Many friends of the ancient trees and their ecosystem visited Armstrong Redwoods State Natural Reserve on Sunday, May 4 to protest the California Department of Parks and Recreation’s proposed water system developments there. After they learned of threats to the redwoods from new water wells, surface trenching, and underground tunneling among the trees in the natural reserve, local citizens joined together and visited the woods to express their concerns.
The weather was beautiful, the trees were majestic and the park employees were very helpful making sure everyone found the correct trails. Everyone was enthusiastic about having an opportunity to do something to protect the forest and people exchanged stories with each other about how the woods were part of their lives.
Guerneville resident, Linda Lucey stated, “The regulations posted at the entrance to this grove state, natural scenery, plants, and animal life are the principal attractions of most state parks. They are integral parts of the ecosystem and natural community. As such, they are protected by Federal, State and Park laws. Disturbance or destruction of these resources is strictly forbidden.”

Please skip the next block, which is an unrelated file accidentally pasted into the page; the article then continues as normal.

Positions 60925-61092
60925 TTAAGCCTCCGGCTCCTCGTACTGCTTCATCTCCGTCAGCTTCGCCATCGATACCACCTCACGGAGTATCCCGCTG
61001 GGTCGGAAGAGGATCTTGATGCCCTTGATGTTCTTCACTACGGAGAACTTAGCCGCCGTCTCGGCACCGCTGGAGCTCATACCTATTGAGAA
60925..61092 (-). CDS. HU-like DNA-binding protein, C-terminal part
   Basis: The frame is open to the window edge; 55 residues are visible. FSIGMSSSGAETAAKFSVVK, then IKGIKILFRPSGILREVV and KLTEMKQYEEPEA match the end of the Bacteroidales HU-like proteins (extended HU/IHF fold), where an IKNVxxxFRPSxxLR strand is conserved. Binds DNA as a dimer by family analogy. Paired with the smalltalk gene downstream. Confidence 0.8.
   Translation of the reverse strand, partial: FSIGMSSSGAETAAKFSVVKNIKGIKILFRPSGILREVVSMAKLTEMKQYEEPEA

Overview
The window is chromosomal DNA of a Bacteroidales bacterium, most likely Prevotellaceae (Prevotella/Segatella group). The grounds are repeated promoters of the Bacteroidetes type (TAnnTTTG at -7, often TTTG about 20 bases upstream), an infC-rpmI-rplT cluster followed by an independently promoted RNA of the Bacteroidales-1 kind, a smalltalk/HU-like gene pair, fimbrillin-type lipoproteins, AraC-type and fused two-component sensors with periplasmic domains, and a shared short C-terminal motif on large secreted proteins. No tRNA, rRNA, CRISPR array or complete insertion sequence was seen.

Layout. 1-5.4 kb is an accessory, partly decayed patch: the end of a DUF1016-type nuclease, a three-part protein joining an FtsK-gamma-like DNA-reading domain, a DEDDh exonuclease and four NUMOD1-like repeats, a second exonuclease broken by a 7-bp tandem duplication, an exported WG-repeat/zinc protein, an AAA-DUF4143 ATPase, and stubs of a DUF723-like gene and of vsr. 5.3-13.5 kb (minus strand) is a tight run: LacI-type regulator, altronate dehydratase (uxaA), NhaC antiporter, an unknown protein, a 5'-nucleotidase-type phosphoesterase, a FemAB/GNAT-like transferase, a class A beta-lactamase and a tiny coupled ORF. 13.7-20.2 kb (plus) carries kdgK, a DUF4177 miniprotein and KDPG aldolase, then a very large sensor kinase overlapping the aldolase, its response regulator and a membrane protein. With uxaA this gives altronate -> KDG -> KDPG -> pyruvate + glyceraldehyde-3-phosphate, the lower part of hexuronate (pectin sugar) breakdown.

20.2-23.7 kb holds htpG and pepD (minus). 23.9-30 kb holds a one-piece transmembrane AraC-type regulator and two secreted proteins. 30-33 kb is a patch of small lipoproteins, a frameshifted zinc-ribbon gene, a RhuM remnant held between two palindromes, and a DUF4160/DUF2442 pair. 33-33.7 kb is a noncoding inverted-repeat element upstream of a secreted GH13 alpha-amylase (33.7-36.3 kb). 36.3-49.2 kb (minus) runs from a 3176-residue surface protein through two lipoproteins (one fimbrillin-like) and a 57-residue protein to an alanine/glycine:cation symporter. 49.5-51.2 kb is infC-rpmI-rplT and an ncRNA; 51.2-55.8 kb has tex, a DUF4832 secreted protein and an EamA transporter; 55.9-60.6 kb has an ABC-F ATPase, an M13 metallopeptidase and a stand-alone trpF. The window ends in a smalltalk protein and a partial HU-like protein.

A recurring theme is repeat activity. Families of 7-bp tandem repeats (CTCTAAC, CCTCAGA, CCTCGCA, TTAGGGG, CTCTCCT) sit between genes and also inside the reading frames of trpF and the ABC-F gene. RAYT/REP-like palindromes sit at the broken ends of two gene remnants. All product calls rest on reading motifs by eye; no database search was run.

“We respectfully refrain from disturbing even a twig in this reserve,”Lucey further stated. “Why doesn’t State Parks follow the same Federal, State, and Park laws that we follow? Do the benefits of more water for visitors outweigh the risks of harm to the old growth ecosystem the visitors come to see? How much is this project going to cost us taxpayers? Why won’t State Parks hold a scoping session so we can understand exactly what is going on?”
Protesters handed out informational flyers at the visitors center and then, walked quietly through the beautiful redwood grove, some dressed as large trees. Their object was to draw attention to what until recently some say have been the very closely held development plans of State Parks.
Many people from the local community, including members of Forest Unlimited, participated in the event. Everyone shared serious concerns about the impacts that State Park’s plans will have on this delicate and now rare ecosystem. All the park visitors encountered by the participants in the protest expressed interest in learning more about the state’s plans and were very supportive of protecting the Natural Reserve.